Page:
rebate to most working Ameri-
can families, the professors'
research initially concluded that
this approach might not be the
most effective way to improve the
economy. In light of the worsen-'
ing financial conditions in recent
months, Shapiro said a more long-
term solution to the economic cri-

Chinsky said he hopes the com-
mittee will enhance the experience
of attending all types of student
sporting events.
"There are a lot of things that we
could be doing to improve the expe-
rience for students, whether it's
football or any of the other sports,"
he said. "And so hopefully we can
work with the athletic office and
the different teams to increase an
awareness and appreciation for all
the different sports."
The resolution passed with no
opposition.
Mallory Beberman
contributed to this report.
sis is necessary.
"Those designing the next eco-
nomic stimulus package should
take into account that much of
the temporary tax rebate is likely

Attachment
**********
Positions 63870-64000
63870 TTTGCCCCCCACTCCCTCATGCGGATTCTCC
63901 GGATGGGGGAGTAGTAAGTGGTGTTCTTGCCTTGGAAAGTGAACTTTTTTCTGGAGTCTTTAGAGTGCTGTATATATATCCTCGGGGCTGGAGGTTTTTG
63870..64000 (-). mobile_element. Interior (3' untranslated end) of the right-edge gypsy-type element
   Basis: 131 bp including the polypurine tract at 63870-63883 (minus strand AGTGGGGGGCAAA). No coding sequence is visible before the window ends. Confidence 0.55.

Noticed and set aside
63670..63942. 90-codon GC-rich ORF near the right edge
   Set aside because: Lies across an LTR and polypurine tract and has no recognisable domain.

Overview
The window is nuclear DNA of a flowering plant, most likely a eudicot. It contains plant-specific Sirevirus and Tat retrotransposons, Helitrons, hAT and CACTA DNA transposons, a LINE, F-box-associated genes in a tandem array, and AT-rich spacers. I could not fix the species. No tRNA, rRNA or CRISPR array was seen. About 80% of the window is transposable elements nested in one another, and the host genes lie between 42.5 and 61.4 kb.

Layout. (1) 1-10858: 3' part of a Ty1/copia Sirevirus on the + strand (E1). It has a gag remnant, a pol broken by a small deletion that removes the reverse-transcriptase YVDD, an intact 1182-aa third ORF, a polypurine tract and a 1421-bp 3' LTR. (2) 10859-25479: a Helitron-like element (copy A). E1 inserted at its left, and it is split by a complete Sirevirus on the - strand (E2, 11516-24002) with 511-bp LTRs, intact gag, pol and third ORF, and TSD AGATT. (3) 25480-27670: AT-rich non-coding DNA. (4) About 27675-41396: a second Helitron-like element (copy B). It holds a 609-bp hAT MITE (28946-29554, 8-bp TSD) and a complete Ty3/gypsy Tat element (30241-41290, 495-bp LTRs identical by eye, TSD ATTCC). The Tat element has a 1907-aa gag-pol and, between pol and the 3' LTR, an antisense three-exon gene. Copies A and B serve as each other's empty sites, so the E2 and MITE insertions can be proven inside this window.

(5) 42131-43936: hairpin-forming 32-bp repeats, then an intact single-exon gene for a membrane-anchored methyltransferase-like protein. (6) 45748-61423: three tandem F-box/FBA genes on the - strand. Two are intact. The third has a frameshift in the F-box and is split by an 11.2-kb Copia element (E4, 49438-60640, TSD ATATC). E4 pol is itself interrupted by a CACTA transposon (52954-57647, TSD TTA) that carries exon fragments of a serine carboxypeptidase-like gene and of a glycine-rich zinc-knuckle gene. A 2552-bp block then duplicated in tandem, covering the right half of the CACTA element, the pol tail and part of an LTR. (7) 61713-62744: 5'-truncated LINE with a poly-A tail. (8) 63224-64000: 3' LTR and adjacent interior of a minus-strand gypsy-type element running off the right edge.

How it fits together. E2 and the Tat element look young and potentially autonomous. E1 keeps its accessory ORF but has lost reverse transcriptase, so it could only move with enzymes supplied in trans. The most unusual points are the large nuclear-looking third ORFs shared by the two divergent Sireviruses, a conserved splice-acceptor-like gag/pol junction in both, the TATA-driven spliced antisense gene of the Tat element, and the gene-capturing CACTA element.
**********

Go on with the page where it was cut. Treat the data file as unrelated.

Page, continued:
not to be spent," Shapiro said.
"Instead, tax changes that give
a sustained boost to purchasing
power of households are more
likely to be effective."
Shapiro and Slemrod published
their findings in a report entitled,
"Did the 2008 Tax Rebates Stimu-
late Spending?"
The professors shared their
research at an annual meeting of
the American Economics Associa-
tion, which took place earlier this
month in San Francisco.

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For Thursday, Jan. 29, 2009
ARIES
(March 21 to April 19)
A bright idea might occur to you
today. It's one of those "Eureka!"
moments. (It's great when they happen,
because they make you feel alive!)
TAURUS
(April 20to May 20)
You might meet someone who is a
character today. Or someone you already
know might do something bizarre and
surprising. Interesting!
GEMINI
(May 21 to June 20)
Bosses, parents and VIPs might be
shocked by something you say or do
today. Something thrusts you into the
limelight briefly so thateveryone notices
you.
CANCER
(June 21to July 22)
Surprise opportunities to travel or to
further your education might existltoday.
Someone from a different background or
different culture could intrigue you.
LEO
(July 23 toAug. 22)
Unexpected gifts, favors or goodies